Preventative Medicine

My History in Healthcare

For six years, I was part of a team assisting a major American manufacturer with their highly injured workforce. For most of those six years, I directed our team’s data and strategic efforts, analyzing our outcomes from all angles, with one predominant conclusion: we saved this company millions in healthcare costs every year… by making their employees healthier.

As a Certified Athletic Trainer (ATC), I’m a licensed medical professional specializing in injury prevention, evaluation, immediate care, and rehabilitation. While I value all domains of my profession, the thing that sets us apart is our focus on injury and illness prevention. Most medical professionals don’t prevent injuries- instead providing care and rehabilitation when the unfortunate occurs. But what if many of these ailments didn’t exist to begin with?



Source: OECD

A Failing Healthcare System

High Uninsured Rates and Our Unhealthy Lifestyles 

My interest in data analysis led me to study the outcomes of the American Healthcare system, a system in which we spend twice as much as our peers and live lives 3-5 years shorter. Why is our money getting us so little in return? Isn’t this the opposite of capitalism? When I learned that our spending and lifespans were once similar to our peers in 1980 and that we’d fallen behind in the years since, I set out to discover where we’d faltered in the eighties, nineties, and beyond- and why our peers hadn’t. Why had a country like Italy gained five additional years of life expectancy in just forty years’ time? And why are they spending significantly less in the process?

There are many factors at play, but in my examination I found one thing most responsible for the failures of the American healthcare system: lifestyle. It’s not a glamorous answer, or a convenient one. It will require work- real work… not quick fixes. And yes, I believe everyone should have access to basic healthcare as a human right, like citizens of all other developed nations in this world. When there are 30 million uninsured people in the developed world, and all 30 million are American, we’re doing something wrong. But even if we find room in our healthcare system for the 30 million uninsured, it won’t change this fact: Americans have the worst health in the developed world.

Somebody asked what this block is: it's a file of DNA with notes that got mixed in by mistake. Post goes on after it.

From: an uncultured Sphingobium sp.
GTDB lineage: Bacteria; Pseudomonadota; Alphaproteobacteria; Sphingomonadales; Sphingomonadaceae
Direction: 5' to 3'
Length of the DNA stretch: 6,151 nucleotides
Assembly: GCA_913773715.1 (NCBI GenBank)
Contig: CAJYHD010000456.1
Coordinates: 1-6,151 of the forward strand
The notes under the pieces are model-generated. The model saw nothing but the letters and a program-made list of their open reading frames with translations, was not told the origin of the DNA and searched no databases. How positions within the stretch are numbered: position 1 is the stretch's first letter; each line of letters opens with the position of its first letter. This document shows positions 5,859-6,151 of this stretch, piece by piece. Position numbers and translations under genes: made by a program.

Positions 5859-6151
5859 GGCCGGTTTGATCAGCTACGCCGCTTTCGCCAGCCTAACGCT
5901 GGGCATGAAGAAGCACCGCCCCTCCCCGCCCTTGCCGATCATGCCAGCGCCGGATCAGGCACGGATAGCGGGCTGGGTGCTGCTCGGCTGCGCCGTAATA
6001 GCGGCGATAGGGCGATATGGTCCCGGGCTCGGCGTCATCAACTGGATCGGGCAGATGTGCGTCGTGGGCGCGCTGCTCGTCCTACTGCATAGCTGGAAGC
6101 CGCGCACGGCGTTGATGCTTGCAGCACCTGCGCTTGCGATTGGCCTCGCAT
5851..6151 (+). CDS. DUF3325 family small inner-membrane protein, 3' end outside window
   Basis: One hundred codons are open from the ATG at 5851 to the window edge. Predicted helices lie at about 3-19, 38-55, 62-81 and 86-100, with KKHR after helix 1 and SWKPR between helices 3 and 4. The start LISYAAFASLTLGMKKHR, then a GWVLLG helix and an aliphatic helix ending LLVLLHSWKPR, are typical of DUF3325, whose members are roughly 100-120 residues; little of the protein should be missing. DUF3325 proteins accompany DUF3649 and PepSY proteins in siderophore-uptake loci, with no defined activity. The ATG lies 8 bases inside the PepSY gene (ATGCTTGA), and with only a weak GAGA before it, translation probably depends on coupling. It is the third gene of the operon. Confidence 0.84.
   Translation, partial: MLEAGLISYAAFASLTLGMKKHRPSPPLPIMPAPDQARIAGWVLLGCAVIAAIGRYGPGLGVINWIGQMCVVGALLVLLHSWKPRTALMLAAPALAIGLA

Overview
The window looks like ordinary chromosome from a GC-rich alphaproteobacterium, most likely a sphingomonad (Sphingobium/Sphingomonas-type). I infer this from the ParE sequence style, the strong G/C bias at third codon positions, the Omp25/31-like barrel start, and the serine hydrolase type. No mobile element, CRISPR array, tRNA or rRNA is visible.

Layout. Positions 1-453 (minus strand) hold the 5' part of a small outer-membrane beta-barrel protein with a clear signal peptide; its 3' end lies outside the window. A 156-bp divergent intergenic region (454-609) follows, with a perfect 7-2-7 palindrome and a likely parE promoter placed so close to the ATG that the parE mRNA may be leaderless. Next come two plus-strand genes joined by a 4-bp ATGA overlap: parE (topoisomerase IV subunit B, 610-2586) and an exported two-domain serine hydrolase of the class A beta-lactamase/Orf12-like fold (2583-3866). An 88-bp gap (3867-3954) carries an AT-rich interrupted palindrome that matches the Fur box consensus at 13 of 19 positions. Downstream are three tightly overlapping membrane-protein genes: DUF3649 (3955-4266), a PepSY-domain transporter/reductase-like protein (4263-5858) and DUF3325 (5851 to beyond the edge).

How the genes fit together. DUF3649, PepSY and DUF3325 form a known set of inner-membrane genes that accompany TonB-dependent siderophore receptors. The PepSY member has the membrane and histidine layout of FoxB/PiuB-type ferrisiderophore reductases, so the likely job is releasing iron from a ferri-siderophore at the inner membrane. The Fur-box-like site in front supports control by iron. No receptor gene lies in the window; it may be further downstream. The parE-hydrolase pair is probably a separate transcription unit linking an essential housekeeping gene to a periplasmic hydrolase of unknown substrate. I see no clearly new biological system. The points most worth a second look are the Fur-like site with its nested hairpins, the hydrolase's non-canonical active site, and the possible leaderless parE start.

My Mission

Eat Well and Move Well: Preventative and Lifestyle Medicine

I have a mission: to use my words and my knowledge to contribute to better human health and healthcare outcomes. I will continue to genuinely study the failures of American health and healthcare, why we’ve faltered since 1980, and what we can do to close the gap between us and our peer nations. One day maybe we’ll battle with countries like Japan, Italy, and Spain for the title of “healthiest in the world.” It won’t be easy. It’ll take time and work and real change- not quick fixes. It’ll require honesty about obesity, sugar consumption, and sedentary lifestyles. Because to change- and I mean really change- it’s not about that special one-month diet, or that eight-minute workout, or even that newfangled nine-minute workout, and it’s not about a certain supplement or herb or dietary trend. It’s about lifestyle. You must eat well and move well. Anybody that tells you otherwise is misinformed. Or they’re selling you something- probably a quick fix. Or both.

In addition to being a writer and preventative medicine professional, I’m a dog dad, musician, beer enthusiast, and a born-and-raised Alaskan.

Let’s change American health and healthcare. Instead of spending more for less, let’s spend less for more. Let’s ensure everyone has access to basic care- as a right- but let’s also improve American health by unearthing two undervalued and underestimated forms of care: preventative and lifestyle medicine.

Please join me. Follow me on Twitter, LinkedIn, or send an e-mail.


Source: OECD